THE PROSPECT of Israeli-Palestinian talks, reported in “Stakes are high in Mideast peace talks’’ (Page A1, Aug. 21), offers a glimmer of hope. However, talks are not enough. There have to be results. There are grounds for skepticism, especially as to Israeli willingness to do anything beyond talk. It is also unclear how a just and lasting peace can be reached without participation of Hamas.
Two ironies are pertinent. One is that Israel has set rigid preconditions for talks with Hamas — while demanding, and getting, talks with Mahmoud Abbas without preconditions, despite a negotiating history that made Palestinian insistence on preconditions understandable.
The second irony is that special Middle East envoy George Mitchell, the former US senator, cites Northern Ireland in relation to Middle East peace, without having invoked key lessons of that experience. Two of the preconditions demanded of Hamas are an overt renunciation of violence and recognition of the state of Israel. Such demands were not the way forward in Ulster. Negotiations there proceeded through cease-fires, and you will look in vain for overt Sinn Fein/IRA recognition of the Northern Ireland entity. Peace was achieved in Ireland de facto, and by acknowledging the needs and realities on the other side.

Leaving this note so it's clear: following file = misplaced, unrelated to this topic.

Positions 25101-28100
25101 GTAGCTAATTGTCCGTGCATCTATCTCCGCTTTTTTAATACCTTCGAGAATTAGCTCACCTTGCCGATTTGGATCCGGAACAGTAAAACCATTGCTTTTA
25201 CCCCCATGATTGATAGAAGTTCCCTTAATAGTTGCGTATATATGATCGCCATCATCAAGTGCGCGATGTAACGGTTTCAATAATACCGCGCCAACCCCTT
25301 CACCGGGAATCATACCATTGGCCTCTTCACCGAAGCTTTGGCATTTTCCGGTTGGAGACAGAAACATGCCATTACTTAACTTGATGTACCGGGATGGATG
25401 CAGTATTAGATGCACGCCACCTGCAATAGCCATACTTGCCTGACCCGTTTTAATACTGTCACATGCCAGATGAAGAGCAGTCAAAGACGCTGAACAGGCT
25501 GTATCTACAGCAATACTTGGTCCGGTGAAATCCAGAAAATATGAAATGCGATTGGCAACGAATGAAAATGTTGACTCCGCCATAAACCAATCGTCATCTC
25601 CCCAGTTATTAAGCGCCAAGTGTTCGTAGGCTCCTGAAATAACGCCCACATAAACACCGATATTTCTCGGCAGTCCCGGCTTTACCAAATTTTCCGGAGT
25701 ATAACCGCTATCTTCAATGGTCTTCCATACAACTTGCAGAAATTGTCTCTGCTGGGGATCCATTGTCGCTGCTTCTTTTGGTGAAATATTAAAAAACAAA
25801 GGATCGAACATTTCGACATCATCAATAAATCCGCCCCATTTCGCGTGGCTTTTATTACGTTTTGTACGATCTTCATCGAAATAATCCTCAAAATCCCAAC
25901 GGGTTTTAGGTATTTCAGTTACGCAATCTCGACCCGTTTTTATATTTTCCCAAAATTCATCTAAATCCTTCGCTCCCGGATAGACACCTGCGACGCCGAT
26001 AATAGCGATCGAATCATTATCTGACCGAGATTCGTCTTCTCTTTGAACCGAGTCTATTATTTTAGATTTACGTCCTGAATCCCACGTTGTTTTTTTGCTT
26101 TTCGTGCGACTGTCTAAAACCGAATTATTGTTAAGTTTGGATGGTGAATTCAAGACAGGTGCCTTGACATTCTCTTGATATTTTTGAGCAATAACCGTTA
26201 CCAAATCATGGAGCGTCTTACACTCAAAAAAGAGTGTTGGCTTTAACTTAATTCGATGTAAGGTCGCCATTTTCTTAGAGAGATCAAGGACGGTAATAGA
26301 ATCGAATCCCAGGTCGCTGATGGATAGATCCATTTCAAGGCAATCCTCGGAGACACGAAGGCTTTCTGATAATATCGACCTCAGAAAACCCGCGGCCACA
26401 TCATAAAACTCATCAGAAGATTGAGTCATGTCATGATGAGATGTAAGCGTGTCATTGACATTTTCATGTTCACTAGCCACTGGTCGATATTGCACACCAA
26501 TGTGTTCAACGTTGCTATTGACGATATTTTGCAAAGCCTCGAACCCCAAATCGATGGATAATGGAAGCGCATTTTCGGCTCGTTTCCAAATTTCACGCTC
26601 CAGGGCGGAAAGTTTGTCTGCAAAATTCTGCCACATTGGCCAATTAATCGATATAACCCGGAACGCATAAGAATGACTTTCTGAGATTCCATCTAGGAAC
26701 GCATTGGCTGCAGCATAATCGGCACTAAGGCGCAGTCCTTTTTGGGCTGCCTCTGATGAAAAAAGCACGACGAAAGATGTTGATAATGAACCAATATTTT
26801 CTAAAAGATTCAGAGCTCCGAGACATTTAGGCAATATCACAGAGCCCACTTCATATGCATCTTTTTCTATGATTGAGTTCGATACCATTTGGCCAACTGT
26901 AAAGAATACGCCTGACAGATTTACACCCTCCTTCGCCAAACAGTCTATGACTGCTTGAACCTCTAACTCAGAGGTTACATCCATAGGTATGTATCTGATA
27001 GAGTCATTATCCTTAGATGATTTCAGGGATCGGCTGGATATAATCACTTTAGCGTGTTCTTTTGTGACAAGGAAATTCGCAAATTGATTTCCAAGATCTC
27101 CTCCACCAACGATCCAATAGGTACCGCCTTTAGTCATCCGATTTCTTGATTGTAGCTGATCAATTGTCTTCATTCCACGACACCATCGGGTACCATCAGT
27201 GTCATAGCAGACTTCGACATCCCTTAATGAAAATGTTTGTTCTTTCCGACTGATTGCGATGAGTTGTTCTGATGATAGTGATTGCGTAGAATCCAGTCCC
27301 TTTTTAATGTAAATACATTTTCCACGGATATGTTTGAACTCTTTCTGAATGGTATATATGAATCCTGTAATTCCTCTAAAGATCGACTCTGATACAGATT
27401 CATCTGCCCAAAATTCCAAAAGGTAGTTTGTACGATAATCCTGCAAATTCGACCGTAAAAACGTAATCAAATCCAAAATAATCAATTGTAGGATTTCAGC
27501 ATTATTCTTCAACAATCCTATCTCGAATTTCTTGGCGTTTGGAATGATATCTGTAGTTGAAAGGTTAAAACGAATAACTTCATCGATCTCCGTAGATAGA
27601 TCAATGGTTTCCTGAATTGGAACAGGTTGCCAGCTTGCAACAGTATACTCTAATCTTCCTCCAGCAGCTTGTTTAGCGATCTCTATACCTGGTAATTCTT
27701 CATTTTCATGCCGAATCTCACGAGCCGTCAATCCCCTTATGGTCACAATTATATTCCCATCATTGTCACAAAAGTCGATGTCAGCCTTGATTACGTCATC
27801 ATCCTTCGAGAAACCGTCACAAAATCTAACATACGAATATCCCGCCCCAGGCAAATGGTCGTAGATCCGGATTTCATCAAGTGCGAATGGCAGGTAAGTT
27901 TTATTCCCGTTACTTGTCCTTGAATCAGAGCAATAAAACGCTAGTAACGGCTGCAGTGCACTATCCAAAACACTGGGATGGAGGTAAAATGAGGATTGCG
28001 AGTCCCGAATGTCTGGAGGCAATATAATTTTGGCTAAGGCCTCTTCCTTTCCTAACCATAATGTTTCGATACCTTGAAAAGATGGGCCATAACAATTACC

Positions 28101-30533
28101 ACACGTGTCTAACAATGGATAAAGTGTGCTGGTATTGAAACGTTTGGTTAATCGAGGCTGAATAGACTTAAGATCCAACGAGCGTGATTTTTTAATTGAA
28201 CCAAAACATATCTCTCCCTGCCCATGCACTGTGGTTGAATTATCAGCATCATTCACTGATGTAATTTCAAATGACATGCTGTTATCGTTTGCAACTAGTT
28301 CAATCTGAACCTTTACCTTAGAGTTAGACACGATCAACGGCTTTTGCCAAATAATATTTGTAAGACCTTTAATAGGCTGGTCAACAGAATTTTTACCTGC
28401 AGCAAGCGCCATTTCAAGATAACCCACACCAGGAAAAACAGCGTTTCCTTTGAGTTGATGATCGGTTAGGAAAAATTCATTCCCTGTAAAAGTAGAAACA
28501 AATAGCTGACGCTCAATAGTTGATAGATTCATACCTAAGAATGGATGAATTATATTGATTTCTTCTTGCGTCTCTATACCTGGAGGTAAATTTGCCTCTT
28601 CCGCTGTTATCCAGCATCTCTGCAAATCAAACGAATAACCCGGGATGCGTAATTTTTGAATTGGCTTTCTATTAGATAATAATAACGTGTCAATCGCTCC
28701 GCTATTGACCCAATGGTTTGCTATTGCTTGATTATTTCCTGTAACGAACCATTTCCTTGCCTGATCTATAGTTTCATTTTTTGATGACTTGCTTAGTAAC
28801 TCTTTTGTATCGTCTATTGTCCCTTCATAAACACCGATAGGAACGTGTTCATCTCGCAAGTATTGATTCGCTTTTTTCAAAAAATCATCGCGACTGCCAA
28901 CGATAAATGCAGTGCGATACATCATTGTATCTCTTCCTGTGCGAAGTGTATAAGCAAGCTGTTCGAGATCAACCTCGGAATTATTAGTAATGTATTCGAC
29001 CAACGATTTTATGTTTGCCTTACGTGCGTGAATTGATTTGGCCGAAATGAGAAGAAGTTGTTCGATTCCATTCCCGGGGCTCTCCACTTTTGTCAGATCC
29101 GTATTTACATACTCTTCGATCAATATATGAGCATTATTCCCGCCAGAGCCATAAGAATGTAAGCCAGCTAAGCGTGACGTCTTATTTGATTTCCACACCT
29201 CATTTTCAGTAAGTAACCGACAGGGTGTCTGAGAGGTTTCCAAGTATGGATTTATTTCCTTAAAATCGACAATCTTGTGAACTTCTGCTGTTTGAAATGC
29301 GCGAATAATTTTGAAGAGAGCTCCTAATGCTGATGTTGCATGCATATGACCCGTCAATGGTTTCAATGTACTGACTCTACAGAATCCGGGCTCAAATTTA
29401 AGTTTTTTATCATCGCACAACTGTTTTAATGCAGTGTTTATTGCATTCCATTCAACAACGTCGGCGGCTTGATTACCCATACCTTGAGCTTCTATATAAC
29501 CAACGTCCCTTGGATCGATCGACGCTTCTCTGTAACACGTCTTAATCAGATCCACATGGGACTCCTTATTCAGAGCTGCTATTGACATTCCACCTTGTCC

That is how lasting peace can be achieved in the Middle East.